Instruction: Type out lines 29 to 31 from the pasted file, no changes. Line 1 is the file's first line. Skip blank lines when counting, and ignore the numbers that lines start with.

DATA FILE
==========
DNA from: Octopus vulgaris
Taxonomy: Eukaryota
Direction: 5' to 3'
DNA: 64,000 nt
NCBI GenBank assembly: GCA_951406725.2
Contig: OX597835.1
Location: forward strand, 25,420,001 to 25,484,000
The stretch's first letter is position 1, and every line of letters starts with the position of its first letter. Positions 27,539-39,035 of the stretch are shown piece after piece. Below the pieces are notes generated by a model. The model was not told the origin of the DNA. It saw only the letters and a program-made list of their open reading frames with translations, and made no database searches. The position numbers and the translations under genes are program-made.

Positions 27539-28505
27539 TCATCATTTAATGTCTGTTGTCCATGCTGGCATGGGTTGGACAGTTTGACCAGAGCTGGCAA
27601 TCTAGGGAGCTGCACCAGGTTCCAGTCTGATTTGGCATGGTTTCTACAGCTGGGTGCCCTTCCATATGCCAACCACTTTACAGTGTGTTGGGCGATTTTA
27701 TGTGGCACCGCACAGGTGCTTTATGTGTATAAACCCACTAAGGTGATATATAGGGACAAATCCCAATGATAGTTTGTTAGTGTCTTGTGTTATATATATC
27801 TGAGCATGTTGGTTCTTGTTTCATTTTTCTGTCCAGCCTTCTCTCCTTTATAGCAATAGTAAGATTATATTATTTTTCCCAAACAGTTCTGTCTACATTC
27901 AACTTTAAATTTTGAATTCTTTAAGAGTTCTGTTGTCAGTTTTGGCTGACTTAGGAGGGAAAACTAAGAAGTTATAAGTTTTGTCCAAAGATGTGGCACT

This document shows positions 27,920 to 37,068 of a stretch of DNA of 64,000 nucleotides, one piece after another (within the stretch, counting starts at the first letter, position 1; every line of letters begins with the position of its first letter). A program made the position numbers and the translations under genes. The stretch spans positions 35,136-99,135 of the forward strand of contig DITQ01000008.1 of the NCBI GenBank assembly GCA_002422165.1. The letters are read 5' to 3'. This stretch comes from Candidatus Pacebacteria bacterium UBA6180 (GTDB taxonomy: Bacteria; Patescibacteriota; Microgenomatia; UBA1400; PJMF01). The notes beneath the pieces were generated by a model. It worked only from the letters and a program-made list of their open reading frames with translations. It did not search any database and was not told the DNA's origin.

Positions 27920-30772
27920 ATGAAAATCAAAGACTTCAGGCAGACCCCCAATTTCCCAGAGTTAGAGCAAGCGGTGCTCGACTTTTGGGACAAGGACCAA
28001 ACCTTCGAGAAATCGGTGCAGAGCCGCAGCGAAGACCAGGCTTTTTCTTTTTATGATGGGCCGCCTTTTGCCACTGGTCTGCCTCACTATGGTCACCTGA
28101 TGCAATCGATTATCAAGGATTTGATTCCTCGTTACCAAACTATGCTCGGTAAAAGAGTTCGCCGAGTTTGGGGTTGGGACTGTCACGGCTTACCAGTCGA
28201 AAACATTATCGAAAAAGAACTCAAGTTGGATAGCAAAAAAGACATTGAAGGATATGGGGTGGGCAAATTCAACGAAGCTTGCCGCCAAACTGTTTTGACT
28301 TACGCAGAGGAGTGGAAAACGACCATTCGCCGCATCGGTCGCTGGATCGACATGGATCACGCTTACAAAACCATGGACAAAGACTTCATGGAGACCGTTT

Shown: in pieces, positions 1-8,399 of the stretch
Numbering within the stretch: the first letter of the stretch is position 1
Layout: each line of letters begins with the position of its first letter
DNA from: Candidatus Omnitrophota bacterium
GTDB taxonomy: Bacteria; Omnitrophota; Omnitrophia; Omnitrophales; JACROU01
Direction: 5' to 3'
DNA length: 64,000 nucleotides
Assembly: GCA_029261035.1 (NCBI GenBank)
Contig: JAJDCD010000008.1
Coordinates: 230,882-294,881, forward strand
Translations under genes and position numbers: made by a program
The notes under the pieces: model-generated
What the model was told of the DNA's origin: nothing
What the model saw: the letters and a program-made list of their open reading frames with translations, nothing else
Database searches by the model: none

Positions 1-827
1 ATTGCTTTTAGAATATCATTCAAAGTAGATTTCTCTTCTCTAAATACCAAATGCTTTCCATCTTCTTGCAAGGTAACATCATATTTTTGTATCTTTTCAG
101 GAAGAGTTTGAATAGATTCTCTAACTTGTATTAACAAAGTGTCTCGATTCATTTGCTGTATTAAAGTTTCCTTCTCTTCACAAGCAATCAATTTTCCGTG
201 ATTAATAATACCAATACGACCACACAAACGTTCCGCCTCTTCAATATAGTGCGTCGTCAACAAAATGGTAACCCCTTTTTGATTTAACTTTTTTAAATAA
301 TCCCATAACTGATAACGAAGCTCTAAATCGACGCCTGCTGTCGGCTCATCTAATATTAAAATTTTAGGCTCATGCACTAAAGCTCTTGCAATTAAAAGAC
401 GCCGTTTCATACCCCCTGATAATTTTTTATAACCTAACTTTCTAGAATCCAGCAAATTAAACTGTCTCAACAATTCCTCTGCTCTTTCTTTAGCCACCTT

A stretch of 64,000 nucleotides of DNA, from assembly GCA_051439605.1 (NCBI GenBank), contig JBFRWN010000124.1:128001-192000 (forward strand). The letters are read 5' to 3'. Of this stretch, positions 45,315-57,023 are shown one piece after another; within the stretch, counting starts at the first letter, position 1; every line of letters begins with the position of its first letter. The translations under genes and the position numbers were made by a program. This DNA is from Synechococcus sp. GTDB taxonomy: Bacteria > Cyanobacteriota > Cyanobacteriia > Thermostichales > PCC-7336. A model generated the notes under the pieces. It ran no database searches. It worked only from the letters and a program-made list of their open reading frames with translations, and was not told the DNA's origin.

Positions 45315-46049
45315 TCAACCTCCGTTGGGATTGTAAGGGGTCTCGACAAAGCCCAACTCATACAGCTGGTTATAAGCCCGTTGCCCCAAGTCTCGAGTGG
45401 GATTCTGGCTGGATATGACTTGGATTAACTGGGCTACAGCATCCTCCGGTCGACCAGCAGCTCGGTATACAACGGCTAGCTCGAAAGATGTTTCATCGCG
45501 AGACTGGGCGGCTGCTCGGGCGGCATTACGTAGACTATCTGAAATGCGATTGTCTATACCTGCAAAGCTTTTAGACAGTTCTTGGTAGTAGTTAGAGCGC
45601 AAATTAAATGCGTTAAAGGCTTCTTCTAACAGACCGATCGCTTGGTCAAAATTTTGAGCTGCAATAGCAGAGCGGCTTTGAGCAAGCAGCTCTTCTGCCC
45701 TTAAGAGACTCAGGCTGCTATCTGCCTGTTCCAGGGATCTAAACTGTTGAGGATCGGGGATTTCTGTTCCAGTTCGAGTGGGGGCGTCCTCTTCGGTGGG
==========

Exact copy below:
Assembly: GCA_029261035.1 (NCBI GenBank)
Contig: JAJDCD010000008.1
Coordinates: 230,882-294,881, forward strand